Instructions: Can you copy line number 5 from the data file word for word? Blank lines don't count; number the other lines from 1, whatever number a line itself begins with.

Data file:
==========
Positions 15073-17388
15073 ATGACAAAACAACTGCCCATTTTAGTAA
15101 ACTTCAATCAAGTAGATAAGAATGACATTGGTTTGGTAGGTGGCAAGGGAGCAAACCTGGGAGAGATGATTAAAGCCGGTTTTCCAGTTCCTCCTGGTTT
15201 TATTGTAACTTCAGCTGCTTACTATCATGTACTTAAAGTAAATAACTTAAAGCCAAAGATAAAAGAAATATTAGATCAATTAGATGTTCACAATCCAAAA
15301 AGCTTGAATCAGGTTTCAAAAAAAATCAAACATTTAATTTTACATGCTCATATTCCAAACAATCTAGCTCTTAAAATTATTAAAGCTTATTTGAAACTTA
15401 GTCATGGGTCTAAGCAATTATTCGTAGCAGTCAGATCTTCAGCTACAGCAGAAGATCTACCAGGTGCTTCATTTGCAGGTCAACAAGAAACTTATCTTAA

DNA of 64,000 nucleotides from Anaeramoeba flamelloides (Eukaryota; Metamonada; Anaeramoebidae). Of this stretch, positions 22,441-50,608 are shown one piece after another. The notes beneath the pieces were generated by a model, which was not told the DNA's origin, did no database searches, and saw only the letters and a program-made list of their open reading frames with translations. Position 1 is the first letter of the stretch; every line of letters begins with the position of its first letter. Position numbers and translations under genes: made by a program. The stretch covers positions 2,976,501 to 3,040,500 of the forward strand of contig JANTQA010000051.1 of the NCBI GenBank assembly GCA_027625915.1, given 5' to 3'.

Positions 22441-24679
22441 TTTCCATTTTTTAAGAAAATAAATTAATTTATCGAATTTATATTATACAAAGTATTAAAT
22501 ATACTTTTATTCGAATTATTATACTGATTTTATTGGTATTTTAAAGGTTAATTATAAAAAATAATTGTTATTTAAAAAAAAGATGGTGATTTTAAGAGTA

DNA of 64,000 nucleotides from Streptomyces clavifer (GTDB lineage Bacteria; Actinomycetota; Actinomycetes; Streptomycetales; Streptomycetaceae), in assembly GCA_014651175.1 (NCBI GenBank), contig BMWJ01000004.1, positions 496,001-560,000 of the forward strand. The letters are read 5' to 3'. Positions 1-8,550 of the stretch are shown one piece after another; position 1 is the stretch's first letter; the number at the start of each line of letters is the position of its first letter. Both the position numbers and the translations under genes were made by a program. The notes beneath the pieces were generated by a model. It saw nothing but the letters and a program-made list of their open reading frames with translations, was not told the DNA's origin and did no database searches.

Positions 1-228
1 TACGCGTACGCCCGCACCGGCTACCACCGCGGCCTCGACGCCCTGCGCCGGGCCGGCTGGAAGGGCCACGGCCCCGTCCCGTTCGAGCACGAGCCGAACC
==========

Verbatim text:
15301 AGCTTGAATCAGGTTTCAAAAAAAATCAAACATTTAATTTTACATGCTCATATTCCAAACAATCTAGCTCTTAAAATTATTAAAGCTTATTTGAAACTTA